Limited time, first impressions
I really haven't bothered to watch any of the marketing info for this game, so I picked Dragon, cause A) green and B) ninjas (I think). The second conversation my character had in game consisted of a strong implication that a female NPC was performing off-camera oral sex on my female character in order to grant access to a flashback combat tutorial. I'm not so much offended as highly underwhelmed - rather than a feel for the Dragon culture, I'm left feeling that the writers are going to be simultaneously cliche and edgy because they can.
Havin gotten that over with, it was off to a dojo to test drive all of the combat styles in the game - magic, melee, or firearms. Each weapon has a damage and a utility (tank, heals, support) role, and a new character won't have enough skill points to know what all of those skills will look like, but at least it was a good opportunity to get a feel for my choices. More games need to offer this type of option, though ironically TSW has the least need to do so since you can switch weapons without re-rolling.
The first real zone was a zombie apocalypse scenario. Quest text is delivered in fully voiced cutscenes, but, unlike SWTOR, these are not interactive and your character never speaks. Not having options makes the discussions feel less interactive, even though very few conversations in SWTOR actually matter - the choices are an opportunity for your character to have a personality in a genre that often fails to flesh out its occupants. However, it was definitely as advertised, MMO mechanics in a modern setting.
I didn't get very far into the skill tree, and I unfortunately failed to take a second type of weapon when an early quest offered me an upgrade. The skill system claims to allow two weapons per skill "deck" and it would have been interesting to see how that works out in practice. I did find it a bit odd that I had to take abilities in the one weapon I used (some sort of fists, forget if they were actually called that) in a linear order, but it looked like there would be more opportunity to branch out later in the game.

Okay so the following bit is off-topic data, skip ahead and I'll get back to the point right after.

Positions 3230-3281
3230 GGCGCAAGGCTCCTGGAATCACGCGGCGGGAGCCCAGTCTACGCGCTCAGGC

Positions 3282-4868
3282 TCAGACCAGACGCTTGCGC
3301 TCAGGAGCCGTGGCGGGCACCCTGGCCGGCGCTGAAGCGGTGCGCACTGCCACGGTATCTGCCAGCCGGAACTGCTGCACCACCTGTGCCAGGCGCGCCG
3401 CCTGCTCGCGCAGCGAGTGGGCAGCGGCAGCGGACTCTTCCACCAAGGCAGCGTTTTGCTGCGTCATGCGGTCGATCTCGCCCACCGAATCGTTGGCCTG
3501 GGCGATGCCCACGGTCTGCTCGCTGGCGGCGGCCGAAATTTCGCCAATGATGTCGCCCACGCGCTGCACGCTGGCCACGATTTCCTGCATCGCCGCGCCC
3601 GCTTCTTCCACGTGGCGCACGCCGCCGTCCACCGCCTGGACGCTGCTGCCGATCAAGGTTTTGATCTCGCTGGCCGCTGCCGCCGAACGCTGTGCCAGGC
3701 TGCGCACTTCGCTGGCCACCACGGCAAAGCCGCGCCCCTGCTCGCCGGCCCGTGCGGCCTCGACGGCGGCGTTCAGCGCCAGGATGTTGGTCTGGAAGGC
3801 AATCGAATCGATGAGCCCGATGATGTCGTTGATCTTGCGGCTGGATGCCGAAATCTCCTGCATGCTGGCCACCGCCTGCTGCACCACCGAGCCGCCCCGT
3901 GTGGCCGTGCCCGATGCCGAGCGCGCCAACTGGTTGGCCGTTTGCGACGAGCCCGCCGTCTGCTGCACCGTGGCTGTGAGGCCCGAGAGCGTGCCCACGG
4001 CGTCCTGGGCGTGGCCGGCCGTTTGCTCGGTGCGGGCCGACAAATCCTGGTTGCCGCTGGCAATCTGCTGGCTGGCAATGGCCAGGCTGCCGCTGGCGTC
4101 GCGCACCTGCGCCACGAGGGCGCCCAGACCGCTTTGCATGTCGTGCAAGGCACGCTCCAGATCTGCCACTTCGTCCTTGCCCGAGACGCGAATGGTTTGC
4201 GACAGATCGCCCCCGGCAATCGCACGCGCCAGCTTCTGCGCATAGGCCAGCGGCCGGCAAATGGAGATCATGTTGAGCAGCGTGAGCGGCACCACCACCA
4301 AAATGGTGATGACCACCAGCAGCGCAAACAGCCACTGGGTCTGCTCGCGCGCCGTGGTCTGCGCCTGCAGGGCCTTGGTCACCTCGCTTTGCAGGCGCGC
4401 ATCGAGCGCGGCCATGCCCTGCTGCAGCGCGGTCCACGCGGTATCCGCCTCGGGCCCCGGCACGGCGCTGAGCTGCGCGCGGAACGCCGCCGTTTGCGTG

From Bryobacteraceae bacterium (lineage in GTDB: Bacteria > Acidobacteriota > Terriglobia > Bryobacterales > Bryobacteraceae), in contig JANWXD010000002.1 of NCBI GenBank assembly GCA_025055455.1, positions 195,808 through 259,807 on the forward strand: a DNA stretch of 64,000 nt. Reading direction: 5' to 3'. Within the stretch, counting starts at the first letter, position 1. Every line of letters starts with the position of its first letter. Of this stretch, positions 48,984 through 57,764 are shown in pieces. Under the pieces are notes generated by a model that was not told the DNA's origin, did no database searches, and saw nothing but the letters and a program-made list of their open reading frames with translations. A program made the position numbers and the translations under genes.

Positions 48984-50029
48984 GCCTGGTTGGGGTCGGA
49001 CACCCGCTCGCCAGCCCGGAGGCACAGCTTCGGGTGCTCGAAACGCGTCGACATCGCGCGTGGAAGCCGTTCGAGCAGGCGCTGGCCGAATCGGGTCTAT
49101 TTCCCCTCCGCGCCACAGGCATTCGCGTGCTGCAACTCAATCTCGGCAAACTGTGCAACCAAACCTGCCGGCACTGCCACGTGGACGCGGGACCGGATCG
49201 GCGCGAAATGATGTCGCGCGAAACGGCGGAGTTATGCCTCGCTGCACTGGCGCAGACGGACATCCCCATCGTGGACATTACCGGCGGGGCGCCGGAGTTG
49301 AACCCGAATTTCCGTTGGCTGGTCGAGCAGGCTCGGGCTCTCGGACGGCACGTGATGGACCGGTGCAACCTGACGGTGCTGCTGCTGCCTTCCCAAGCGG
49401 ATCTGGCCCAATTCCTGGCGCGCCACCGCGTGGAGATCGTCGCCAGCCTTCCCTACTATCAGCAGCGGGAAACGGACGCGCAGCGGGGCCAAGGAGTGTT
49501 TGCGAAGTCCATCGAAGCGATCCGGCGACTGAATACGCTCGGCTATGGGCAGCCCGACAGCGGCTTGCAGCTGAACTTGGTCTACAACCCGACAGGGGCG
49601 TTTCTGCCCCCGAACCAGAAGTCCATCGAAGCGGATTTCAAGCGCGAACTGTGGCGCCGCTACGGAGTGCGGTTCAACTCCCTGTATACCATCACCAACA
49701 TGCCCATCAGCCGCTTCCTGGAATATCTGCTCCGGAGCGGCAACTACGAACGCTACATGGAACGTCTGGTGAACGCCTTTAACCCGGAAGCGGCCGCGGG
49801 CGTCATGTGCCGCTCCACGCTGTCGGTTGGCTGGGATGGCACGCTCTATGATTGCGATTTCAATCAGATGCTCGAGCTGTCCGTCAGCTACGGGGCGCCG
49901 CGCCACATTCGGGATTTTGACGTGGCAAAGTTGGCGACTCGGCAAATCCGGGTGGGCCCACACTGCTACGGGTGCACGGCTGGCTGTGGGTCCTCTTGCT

One final tidbit was the game's browser integration. At one point where a normal game would have fired up a tutorial, TSW launched its browser and streamed a video off Youtube. This does not break immersion because it is a modern setting, and it allows them to reuse work they already did for their marketing campaign to spin up players on the game. I did not reach the much-discussed story puzzles that are solved via google, so my only comment there is that I eagerly await the day the Goons launch a campaign to get incorrect answers to the puzzles onto the top of the Google search results as a way to grief the playerbase.
I respect folks who think the game is innovative and want to support it on principle. The one place where they're not innovating, though, is the monthly fee, and that's pretty much a dealbreaker for me right now. What I've seen of the game is potentially interesting, but I don't feel like dropping anything I'm working on right now to make room in my crowded money and time budgets. Best of luck to those of you who are soldiering onwards to launch, and perhaps I'll join you someday.